Streicher did openly express his hatred of Jews and call for their extermination, but when the German Government agencies made their decisions, the last thing they had in mind were Streicher's mad vapourings.Their decisions to kill Jews were based on quite rational criteria, eg whether they could be used for work or not.
That is quite a statement. IOW, none of the surviving documentation you have read, has any "German Government agencies", killing Jews for reasons outside of "quite rational criteria"?
IOW, the fear that Jews were, by and large, the proponents of Bolshevik insurrection were "quite rational criteria"?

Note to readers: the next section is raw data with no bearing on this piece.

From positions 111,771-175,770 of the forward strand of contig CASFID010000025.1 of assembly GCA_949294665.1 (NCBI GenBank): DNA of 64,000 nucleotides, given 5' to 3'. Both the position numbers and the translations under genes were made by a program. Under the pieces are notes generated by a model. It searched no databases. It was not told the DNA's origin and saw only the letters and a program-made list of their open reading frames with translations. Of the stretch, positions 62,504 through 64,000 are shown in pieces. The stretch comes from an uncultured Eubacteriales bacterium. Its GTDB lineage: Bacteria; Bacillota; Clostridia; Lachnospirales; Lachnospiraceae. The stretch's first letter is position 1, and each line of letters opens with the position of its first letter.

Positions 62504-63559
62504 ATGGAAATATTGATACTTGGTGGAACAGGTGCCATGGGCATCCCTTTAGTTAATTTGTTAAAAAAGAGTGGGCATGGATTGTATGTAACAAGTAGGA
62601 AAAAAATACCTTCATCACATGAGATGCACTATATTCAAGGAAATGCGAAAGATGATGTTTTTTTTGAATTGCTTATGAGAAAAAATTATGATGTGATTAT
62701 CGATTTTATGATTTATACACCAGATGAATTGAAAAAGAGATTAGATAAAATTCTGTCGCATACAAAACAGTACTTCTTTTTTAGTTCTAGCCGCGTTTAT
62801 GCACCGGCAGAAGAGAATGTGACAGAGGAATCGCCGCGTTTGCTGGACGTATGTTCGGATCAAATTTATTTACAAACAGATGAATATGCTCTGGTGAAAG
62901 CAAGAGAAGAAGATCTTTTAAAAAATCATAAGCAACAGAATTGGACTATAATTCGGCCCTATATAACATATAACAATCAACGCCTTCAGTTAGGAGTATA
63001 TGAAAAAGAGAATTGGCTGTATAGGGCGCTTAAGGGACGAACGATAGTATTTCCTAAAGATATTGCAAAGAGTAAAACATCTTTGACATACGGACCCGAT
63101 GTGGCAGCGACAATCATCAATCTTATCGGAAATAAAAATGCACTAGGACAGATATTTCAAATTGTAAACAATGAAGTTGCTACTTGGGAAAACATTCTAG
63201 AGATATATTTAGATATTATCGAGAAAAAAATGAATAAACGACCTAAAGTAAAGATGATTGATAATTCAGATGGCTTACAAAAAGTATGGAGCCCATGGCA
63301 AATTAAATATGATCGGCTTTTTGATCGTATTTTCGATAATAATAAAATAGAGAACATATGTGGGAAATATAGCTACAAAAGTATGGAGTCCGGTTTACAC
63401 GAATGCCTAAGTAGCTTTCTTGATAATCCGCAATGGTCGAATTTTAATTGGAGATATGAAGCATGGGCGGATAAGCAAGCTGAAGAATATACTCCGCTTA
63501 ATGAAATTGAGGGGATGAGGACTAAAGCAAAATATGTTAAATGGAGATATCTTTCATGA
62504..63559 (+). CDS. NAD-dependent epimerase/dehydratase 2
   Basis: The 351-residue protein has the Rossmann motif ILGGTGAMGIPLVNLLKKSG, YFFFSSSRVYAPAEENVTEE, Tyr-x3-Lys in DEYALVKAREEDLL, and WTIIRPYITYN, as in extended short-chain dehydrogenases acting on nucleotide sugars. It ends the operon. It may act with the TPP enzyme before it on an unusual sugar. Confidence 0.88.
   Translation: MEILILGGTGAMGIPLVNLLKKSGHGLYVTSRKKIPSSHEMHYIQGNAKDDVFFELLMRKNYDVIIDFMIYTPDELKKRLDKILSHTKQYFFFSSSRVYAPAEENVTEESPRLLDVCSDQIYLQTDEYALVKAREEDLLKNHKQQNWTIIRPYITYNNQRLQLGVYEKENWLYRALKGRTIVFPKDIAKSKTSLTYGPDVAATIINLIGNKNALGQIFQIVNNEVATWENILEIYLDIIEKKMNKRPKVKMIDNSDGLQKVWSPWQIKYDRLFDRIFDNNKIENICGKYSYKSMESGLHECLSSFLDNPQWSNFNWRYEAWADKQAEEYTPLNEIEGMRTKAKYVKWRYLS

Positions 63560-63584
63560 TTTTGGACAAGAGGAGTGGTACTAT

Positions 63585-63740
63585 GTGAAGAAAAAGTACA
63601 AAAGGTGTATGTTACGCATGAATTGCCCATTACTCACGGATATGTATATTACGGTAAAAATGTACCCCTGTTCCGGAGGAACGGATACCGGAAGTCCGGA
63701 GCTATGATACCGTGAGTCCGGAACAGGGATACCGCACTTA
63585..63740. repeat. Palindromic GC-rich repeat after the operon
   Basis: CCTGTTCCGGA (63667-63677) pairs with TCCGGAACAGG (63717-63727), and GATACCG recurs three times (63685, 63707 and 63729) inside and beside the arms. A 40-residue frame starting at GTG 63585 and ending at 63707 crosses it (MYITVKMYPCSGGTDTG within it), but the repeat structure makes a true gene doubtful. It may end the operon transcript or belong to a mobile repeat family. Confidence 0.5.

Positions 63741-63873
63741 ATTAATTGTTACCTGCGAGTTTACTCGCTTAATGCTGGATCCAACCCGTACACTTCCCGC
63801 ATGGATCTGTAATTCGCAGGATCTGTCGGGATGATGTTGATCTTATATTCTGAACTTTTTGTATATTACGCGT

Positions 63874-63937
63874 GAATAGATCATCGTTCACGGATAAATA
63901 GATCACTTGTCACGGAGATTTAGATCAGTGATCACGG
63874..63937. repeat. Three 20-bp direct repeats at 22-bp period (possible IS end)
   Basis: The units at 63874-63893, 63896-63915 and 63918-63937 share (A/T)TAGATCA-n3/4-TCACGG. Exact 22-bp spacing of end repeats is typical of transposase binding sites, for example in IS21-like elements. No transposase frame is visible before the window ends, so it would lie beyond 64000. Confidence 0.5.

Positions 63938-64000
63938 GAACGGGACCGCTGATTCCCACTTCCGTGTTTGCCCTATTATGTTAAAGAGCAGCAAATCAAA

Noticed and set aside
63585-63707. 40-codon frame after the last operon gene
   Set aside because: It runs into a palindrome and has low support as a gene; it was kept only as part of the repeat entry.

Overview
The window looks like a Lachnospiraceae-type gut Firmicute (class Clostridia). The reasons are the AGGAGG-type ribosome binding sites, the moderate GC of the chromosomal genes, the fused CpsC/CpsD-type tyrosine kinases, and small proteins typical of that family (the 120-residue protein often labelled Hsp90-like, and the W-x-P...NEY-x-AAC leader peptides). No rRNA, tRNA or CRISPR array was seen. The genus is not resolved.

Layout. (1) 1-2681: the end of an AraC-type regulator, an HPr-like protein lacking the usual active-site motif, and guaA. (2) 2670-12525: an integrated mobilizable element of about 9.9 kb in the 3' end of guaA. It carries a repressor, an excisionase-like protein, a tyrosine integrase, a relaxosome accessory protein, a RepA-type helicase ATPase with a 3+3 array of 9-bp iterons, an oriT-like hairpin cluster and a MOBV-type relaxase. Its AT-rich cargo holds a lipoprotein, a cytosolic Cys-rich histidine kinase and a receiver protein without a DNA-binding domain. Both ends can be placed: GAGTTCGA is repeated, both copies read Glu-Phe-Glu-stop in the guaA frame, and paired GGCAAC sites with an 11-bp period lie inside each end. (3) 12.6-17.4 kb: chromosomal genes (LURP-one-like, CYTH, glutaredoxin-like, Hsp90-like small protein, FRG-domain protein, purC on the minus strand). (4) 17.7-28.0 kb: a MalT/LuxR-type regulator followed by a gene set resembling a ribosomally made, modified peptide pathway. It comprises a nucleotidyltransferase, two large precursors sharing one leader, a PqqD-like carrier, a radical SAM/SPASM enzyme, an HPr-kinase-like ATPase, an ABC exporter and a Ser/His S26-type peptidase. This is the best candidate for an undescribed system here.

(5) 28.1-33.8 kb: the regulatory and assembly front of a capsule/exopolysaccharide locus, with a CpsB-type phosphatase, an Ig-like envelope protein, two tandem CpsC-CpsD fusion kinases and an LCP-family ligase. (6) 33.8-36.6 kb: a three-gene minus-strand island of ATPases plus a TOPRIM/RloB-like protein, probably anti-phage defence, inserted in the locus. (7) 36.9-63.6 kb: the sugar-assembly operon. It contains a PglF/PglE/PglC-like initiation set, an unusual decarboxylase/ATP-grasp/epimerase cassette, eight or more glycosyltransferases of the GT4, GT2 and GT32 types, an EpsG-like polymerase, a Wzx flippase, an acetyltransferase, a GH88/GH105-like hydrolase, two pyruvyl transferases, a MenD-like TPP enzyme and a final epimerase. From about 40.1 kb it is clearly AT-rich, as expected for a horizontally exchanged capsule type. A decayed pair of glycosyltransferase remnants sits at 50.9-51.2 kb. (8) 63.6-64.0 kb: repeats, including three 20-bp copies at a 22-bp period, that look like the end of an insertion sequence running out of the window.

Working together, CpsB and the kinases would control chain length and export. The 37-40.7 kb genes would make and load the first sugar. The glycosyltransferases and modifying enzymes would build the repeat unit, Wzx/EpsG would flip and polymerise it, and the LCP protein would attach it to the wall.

A key word is your use of the term "rational".
An irrational fear of Jewish Communists is inherently not a "quite rational criteria".
Killing Jewish Commissars in the East was "rational" as was killing Jewish shopkeepers, merchants, and peasant farmers, plus their wives and children? None of which were exploitable labor?
If I recall correctly, I remember reading the account of the occupation in Poland where the valued and skilled Jewish workers in the local factories of one village were being killed over the protests of the local German commander who was losing his labor force. He complained that the region was being stripped off its ability to economically be exploited, it's skilled laborers being killed because they were Jews.